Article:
The Virgin Islands financial services industry continued a downward slide in the second quarter of 2019, incorporating 6,365 new companies to turn in its worst quarter since 2003, when the Financial Services Commission began issuing quarterly reports, and prompting concern that new legislation combined with overall global economic
woes may be affecting one of the territory’s core industries.

The overall number of active companies now stands at 396,932, which means that between March 31 and June 30, the overall number dropped by 11,906.

“The drop is likely related to… an uncertain global economy [and] uncertainty regarding economic substance,” said Robert Briant, partner and head of the corporate division at Conyers.

Mr. Briant pointed out that after the global economic crisis in 2009, the territory experienced a 23 percent overall decline in the number of companies compared to 2008.

At the time, the FSC attributed that drop both to a significant reduction in new incorporations and an increase in dissolved companies, as well as companies being struck off the register for
non-payment of annual fees.

Q2 comparisons

With 849 fewer incorporations, Q2 saw an 11.6 percent decrease from Q1, which was itself already the territory’s worstever Q1 since 2003 and its second-worst quarter since then.

With 2,761 fewer incorporations, Q2 also saw a 30.25 percent decrease from the same quarter last year.

With 402 fewer incorporations than Q2 of 2016, this quarter took the record from the previous lowest performing quarter.

The numbers were the latest in what is shaping up to be a challenging year for financial services.

It comes on the heels of a hopeful 2018. That year proved the best since 2015, with 37,415 incorporations amounting to a 4.4 percent increase year-on-year.

Economic substance

The drop in the total number of registered companies could point to uncertainty worldwide about the territory’s new Economic Substance Act.

Since Jan. 1, when the legislation took effect, the industry has been dogged by uncertainty about which companies would survive the new requirements, which call for VI-incorporated companies that are tax resident in the VI and engaged in certain activities to demonstrate “adequate substance” — a requirement that has led to much speculation as to what might count as “adequate.”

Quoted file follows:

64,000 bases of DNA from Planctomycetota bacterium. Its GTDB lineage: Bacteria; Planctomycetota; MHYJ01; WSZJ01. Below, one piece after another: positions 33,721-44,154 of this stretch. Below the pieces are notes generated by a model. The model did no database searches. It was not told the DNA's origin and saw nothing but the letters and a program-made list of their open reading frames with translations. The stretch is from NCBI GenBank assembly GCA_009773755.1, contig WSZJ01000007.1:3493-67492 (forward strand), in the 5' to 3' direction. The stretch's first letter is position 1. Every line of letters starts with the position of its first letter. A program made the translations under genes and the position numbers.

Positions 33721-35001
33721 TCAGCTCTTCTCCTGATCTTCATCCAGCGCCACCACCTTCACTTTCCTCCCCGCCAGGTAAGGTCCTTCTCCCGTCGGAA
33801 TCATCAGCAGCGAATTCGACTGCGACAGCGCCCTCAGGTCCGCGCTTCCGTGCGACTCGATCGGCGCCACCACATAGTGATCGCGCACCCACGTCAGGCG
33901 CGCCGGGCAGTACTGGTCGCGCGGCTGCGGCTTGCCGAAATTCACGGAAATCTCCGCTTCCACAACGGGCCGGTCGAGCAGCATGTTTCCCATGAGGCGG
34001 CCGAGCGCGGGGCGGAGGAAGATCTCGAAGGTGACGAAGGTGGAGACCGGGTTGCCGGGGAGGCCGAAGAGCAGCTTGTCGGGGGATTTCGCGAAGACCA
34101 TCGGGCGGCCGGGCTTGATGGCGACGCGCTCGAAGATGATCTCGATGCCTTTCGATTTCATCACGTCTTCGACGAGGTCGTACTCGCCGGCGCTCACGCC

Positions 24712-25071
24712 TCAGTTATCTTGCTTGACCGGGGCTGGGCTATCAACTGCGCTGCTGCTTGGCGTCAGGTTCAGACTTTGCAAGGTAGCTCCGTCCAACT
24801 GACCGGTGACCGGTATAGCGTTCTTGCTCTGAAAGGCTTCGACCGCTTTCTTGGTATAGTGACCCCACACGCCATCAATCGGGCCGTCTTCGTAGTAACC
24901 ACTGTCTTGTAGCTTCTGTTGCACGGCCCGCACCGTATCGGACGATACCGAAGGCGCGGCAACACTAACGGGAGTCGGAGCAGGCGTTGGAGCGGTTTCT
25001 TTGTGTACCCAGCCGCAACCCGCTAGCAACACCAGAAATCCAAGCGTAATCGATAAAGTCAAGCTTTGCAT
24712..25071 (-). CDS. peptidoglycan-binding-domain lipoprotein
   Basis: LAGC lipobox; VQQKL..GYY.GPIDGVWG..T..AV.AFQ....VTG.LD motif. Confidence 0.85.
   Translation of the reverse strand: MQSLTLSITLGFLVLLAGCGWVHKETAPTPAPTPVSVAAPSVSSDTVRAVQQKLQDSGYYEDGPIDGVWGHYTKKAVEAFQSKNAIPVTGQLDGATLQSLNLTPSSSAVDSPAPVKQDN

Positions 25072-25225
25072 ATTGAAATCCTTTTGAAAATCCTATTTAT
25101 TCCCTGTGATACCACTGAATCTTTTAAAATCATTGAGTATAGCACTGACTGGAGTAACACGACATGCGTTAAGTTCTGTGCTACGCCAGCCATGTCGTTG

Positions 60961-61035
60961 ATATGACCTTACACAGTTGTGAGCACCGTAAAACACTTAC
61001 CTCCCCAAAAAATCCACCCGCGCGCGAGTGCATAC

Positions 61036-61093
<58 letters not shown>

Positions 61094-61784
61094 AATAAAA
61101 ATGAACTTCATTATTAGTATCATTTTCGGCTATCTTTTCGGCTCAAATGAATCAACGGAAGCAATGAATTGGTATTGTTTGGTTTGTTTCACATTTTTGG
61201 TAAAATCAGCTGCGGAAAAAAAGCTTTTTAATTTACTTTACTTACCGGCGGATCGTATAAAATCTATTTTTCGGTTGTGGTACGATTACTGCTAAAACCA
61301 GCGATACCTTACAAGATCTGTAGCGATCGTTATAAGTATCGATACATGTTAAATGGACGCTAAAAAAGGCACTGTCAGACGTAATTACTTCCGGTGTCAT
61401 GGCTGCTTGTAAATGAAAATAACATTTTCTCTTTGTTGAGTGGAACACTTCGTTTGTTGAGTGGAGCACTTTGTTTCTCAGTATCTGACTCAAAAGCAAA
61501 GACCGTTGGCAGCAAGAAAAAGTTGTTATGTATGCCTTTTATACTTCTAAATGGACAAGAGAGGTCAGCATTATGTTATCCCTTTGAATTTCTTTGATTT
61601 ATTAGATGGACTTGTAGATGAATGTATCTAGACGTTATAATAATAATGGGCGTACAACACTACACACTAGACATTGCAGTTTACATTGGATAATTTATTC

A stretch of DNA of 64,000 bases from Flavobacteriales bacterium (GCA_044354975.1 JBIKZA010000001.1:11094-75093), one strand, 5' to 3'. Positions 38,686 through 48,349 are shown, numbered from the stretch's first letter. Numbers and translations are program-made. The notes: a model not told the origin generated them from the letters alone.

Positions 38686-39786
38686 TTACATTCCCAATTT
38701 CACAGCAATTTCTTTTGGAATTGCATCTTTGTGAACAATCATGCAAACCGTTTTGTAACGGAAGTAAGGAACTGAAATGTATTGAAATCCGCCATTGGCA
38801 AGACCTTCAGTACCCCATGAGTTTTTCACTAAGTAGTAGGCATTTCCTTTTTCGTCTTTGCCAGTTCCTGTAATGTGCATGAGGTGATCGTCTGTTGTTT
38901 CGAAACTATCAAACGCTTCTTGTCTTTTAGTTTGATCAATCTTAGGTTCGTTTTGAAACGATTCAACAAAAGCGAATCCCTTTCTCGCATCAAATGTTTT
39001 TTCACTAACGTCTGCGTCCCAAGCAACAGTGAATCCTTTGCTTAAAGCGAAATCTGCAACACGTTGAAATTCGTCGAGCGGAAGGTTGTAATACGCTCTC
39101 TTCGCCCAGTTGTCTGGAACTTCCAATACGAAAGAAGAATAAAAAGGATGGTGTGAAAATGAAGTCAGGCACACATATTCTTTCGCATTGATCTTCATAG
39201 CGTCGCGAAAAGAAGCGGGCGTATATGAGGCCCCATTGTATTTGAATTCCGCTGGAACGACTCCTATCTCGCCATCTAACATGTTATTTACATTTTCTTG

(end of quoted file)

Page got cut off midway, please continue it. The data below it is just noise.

The law kept the VI off a European Union blacklist, but stakeholders warned that it could dampen business. A draft code, which provides guidance on complying with the legislation, was released in April.

Other numbers

Elsewhere, limited partnership registrations — one of the few rays of hope last quarter — also dipped. After shooting up to 56 in Q1, there were just 37 LPs registered in Q2, 19 fewer than the previous quarter and the same number registered in Q2 of last year. The Limited Partnership Act was enacted in December 2017 as a simpler and more flexible alternative to the territory’s incorporation rules.

Last quarter, BVI Finance CEO Elise Donovan called the law a “great success,” praising the “consistent growth” it brought about and its flexible and innovative approach.

However, LPs seem to be suffering the same fate as incorporations. Last quarter, the cumulative total of active LPs was fast approaching the 1,000 mark.

But this quarter showed not only fewer new registrations, but 144 fewer registered LPs total. Only trademarks seem to be on an upswing. With 18 additional applications, the total number of applications to register a trademark increased by 47.06 percent over Q2 of 2018, and 31.58 percent when compared to the previous quarter.

Since the enactment of the Trademarks Act of 2013, more than 900 new applications to register a trademark have been filed. With 132 applications filed already this year, 2019 seems on track to perform better than 2018, when 225 applications were filed.


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